It’s been a rough winter in Jerusalem: cold, windy, rainy. And although winter is Jerusalem isn’t as severe as the winters in New York, Boston, Chicago, or Minneapolis, there is something about Jerusalem that makes the rainy, windy winters feel more miserable than they actually are.
Maybe it’s the slippery stone sidewalks that run around the city. Or perhaps it’s that so many of Jerusalem’s homes are poorly insulated. Possibly, it could be that we who live in Jerusalem are used to nine months of glorious weather and the brief winter months, by comparison, seem unduly harsh. Whatever the reason, it feels like winter in Jerusalem will never end.
Often when it rains, I sit on the couch in our living room reading on my Kindle (or checking Facebook and Instagram on my phone) with our two lovable kittens balanced on my knees or purring while sitting on my shoulder. From our apartment on the third floor, I feel like I’m in a treehouse.
The boughs and branches of the large trees outside the window sway and chatter in the wind, and the planters on the balcony, filled with geraniums, rosemary, and lavender, overflow with water. As winter progresses, the leaves fall onto the slick sidewalks below until only bare skeletons of ranches clatter and shake in the cold wind.
Then Rosh Chodesh Sh’vat arrives, and as if on cue, the winds begin to subside. The hours of sunlight increase, and the rainy, cold weather lessens, and the naked trees begin to bud.
A famous Israeli children’s song reminds us that the almond trees are the first trees to flower at the end of winter – but I have a bit of a disagreement with that. For me, the first sign of approaching spring are the kumquat trees bearing fruit just inside the gate of our building.
Magically and imperceptibly, the kumquats have gone from mere buds to increasingly fatter and fatter tiny fruits that take on a deep orange color when they’re ready for eating. Whenever walking in or out of my apartment building, I reach up to the highest branches and grab a couple as I walk by. Kumquats are eaten whole, and their pleasant, tart, juicy crunch is a true foreshadowing of spring.
Like the kumquats on the walkway, the holiday of Tu BiShvat acts as a preface to spring. Coming a month and a half before the spring equinox and two months before Passover, Tu BiShvat provides a glimmer of springtime at a time when winter can often be at its cruelest.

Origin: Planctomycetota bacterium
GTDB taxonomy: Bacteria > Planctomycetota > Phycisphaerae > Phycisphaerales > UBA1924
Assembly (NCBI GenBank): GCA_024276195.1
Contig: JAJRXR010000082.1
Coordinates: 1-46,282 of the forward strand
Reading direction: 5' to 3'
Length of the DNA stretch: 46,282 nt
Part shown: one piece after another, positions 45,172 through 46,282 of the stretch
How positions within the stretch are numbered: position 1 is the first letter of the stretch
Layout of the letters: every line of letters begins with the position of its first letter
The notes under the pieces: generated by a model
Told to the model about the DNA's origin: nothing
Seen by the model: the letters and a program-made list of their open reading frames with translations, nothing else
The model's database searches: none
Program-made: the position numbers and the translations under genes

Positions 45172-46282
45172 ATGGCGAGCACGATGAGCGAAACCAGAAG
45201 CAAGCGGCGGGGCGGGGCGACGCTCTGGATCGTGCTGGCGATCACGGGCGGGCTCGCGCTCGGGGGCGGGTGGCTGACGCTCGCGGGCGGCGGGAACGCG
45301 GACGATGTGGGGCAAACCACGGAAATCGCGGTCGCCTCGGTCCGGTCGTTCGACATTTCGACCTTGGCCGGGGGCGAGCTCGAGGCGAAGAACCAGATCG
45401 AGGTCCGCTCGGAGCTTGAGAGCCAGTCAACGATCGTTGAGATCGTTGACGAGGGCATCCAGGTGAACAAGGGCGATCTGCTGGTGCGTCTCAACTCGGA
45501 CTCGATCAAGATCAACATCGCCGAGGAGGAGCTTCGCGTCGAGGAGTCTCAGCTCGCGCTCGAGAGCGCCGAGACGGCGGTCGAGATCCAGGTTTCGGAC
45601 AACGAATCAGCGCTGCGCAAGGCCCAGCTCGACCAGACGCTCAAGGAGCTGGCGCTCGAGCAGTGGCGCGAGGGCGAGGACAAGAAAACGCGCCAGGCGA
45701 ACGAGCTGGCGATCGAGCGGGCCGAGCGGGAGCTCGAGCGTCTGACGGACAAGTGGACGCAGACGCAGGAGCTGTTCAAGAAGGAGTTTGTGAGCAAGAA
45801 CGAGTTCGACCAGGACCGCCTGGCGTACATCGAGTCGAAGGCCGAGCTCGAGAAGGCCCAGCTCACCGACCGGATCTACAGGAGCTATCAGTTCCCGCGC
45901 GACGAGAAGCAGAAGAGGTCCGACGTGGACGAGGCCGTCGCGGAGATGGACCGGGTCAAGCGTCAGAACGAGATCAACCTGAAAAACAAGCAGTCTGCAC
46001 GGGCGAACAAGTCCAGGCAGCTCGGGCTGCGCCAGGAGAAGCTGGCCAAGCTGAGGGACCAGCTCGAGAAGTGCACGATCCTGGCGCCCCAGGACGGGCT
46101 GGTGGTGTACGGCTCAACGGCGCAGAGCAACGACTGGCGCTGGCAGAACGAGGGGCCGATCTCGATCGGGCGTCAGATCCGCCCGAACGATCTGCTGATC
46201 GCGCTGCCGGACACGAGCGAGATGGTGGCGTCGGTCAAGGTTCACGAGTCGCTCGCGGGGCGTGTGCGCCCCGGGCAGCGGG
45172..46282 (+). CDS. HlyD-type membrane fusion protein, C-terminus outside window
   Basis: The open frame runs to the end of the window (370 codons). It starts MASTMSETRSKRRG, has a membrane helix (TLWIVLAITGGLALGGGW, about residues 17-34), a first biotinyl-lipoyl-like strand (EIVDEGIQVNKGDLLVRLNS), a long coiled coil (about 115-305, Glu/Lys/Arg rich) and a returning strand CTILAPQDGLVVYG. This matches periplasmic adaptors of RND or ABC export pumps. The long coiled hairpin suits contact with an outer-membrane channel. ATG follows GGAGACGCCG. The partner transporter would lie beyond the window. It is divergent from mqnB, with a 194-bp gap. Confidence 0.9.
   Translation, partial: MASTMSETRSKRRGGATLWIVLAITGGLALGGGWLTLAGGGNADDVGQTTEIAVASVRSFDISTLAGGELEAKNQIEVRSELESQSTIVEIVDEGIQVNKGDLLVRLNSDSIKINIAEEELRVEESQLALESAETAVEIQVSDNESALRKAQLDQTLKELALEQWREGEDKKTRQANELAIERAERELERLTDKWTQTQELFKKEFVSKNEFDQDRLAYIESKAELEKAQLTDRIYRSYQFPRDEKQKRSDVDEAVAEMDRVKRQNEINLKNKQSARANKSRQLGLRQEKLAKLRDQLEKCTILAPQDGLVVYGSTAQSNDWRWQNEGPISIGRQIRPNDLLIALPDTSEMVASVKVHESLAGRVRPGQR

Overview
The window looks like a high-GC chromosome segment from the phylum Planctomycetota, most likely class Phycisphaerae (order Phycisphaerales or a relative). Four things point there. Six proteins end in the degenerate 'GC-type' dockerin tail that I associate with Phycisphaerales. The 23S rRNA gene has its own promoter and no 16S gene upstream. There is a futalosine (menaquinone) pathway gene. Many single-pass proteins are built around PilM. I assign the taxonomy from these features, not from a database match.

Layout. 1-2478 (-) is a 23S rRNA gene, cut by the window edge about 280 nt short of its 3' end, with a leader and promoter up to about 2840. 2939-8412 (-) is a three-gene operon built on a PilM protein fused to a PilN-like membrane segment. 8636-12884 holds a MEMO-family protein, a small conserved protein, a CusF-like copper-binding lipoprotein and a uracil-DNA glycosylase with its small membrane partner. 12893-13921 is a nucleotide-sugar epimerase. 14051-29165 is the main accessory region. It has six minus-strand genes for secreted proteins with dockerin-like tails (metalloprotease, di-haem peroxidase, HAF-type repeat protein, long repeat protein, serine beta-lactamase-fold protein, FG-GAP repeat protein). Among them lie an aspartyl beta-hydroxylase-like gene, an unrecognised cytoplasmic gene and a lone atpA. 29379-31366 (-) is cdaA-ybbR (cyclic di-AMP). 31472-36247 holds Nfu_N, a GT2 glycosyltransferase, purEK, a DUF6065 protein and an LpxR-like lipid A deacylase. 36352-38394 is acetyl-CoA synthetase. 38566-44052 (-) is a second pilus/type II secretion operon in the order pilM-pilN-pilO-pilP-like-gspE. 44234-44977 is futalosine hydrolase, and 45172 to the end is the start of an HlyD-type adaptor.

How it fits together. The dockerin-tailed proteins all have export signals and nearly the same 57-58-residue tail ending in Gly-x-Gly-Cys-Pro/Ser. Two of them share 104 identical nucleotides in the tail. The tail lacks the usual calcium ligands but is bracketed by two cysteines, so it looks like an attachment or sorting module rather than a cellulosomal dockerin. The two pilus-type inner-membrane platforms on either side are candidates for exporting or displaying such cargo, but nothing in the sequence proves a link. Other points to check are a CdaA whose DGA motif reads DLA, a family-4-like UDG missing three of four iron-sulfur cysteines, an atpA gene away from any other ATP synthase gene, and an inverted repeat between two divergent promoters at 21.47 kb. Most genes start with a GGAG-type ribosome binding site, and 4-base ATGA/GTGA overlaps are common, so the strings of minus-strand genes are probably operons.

I don’t really need a calendar to remind me when Tu BiShvat is coming; here in Jerusalem, my local supermarket does that for me. Once the sufganiyot are cleared away and the Hanukkah menorahs are boxed up, the Tu BiShvat foods (usually representing the Seven Species: figs, dates, grapes, pomegranates, olives, wheat, and barley) are proudly displayed.
Mountains of figs and dates appear overnight. Olives of all colors and tastes are laid out in large bins: black, green, pitted, stuffed, cracked and spiced with lemon rind: They all glisten and tempt.
Other dried fruits join the Tu BiShvat celebration, too: apple rings, clementine sections (my personal favorite), guava, pineapple, dried strawberries and watermelon, sticky mango, papaya, banana, black and golden yellow raisins in a variety of sizes, and kiwi (another personal favorite).
Some of these treats will be used in Tu BiShvat seders, others used in dinners or lunches celebrating this holiday. But me? Well, I just buy the dried fruits and stock up my pantry.
Yes, for now, winter is still here in Jerusalem, and nothing is as comforting as lying on the couch with the kittens on either side, purring deeply while I snack on local raisins and a handful of almonds, reading my Kindle as the rain coats the big picture window that looks out onto the street and the large tree across the street.
But Tu BiShvat comes soon – and with it comes the promise of the advent of spring.